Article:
Today we learned that Christmas is more warred-upon than ever, with terrible, hell-bound atheists trying to co-opt the world's best birthday party. One atheist such as this commenter, as frothing and zealous a heathen as they come.

From thekidscallmemom:

I find it interesting that so many Christians like to talk about the "war on Christmas" and how "in your face" or "smarter than thou" atheists are. Really? Because I don't see any vast hordes of atheists preaching to or oppressing their Christian brethren. Last statistics I remember said that 78% of Americans identified with a Christian faith. Non-religious account for 13%, and even those aren't all atheists. []

It's much like the battle of semantics in abortion politics. Christians believe, a positive word. Atheists are against things, whether it's Christmas or god or morality. The signs above that seem to have raised the most ire among Christians are those that make atheism positive. That is, they make it about something rather than about the absence of something. In this case, about reason. And I can see how that might ruffle some feathers, as, if you're sensitive, it could imply that being religious isn't being smart. But it's more basic than that. Is faith based on reason? No. It's not. Faith is at its core, unreason. It's faith. That doesn't mean smart people can't be people of faith, but in this area they are willing to overlook reason because they believe something that cannot be proven. In a literal sense, it is more reasonable to be an atheist.

Me. . . well, I am an atheist. An atheist with a slightly Buddhist-influenced, science-fictiony belief in the conservation of energy and matter. And one embracing of the fact that the universe contains many surprises, miracles even. For me it's enough that the universe is itself miraculous. I don't need the hand of god (anthropomorphized or otherwise) to appreciate the world or to act as a moral person. Period. I am not out attacking Christians or trying to *convert* them to non-belief. I don't think I am generically smarter than the religious, although I sometimes wonder how they could believe x or y. Much the way they wonder why I cannot see their *truth,* I suspect. I'd simply like the same level of respect and understanding of my non-belief as they would like to have for their faith. (See, even atheists know about the Golden Rule.)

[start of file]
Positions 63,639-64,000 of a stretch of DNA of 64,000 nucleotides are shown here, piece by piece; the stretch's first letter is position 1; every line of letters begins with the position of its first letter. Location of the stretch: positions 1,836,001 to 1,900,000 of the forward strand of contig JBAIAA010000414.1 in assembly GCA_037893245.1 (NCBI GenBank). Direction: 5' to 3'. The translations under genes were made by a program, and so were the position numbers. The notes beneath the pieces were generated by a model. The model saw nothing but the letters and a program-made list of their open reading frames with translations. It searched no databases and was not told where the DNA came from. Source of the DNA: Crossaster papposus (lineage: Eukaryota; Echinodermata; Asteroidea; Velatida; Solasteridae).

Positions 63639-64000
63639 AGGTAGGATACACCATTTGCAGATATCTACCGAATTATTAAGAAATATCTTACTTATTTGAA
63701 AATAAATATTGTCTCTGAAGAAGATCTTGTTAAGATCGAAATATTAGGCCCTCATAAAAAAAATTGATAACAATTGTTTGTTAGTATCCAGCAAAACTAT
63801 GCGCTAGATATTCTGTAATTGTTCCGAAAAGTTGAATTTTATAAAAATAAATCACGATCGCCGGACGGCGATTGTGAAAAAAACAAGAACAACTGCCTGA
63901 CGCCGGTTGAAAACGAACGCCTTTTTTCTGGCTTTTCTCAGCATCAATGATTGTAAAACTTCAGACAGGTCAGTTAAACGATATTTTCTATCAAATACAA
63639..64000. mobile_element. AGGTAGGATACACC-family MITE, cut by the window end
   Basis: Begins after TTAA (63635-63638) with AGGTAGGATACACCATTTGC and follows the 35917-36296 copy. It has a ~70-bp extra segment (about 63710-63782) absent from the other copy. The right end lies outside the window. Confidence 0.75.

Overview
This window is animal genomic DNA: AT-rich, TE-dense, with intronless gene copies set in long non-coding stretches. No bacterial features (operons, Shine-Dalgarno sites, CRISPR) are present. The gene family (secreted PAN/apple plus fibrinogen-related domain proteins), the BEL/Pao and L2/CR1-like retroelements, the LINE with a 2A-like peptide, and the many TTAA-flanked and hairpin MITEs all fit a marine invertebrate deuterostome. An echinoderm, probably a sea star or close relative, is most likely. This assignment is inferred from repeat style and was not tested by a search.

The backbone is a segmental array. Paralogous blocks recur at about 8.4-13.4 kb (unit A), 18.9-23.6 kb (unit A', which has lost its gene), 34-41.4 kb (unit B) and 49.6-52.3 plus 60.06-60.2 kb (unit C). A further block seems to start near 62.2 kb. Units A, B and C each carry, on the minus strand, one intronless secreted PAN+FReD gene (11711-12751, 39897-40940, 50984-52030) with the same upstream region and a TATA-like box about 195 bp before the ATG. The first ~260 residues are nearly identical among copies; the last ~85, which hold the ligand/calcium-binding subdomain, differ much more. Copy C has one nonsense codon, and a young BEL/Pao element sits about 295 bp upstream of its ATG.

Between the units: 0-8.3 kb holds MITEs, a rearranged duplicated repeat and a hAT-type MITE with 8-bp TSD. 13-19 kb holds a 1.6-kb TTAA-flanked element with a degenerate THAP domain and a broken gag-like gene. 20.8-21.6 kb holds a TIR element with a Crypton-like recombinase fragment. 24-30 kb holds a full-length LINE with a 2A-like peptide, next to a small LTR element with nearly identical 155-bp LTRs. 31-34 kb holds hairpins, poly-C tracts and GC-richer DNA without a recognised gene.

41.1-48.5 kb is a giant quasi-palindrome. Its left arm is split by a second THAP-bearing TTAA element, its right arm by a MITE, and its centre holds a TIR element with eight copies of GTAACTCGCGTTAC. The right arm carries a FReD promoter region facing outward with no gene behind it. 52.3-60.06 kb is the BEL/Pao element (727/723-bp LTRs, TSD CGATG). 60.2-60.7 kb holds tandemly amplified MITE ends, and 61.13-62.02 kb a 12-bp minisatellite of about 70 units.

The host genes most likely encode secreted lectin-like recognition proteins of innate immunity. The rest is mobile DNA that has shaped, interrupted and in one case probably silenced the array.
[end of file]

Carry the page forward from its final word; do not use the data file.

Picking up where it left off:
And while these billboards and cheesy and lame, it's kind of nice to know there are enough of us out there to merit a sign or two. I live in a liberal bastion and still I don't go around telling people I am atheist, even on occasions when it might be appropriate to do so. I have no problem telling feminist-haters that I am a feminist or shouting my pro-choice and pro-gay marriage politics from the rooftops. But when it comes to straight up not believing in god. . . awkward. My socially liberal but southern, churchgoing in-laws have no idea. Neither do many of my friends. God is a given for the majority of Americans, including many of my not-very-often-practicing Christian and Jewish friends. Being an atheist is, to some degree, being an outsider. Being untrustworthy on the most basic level to someone who is religious. A sinner. It would be nice to feel like this was something I could mention when appropriate, without exhaustively defending myself, but quite often it seems like it would have only a negative effect. So I am silent. And I don't like feeling like I should be silent.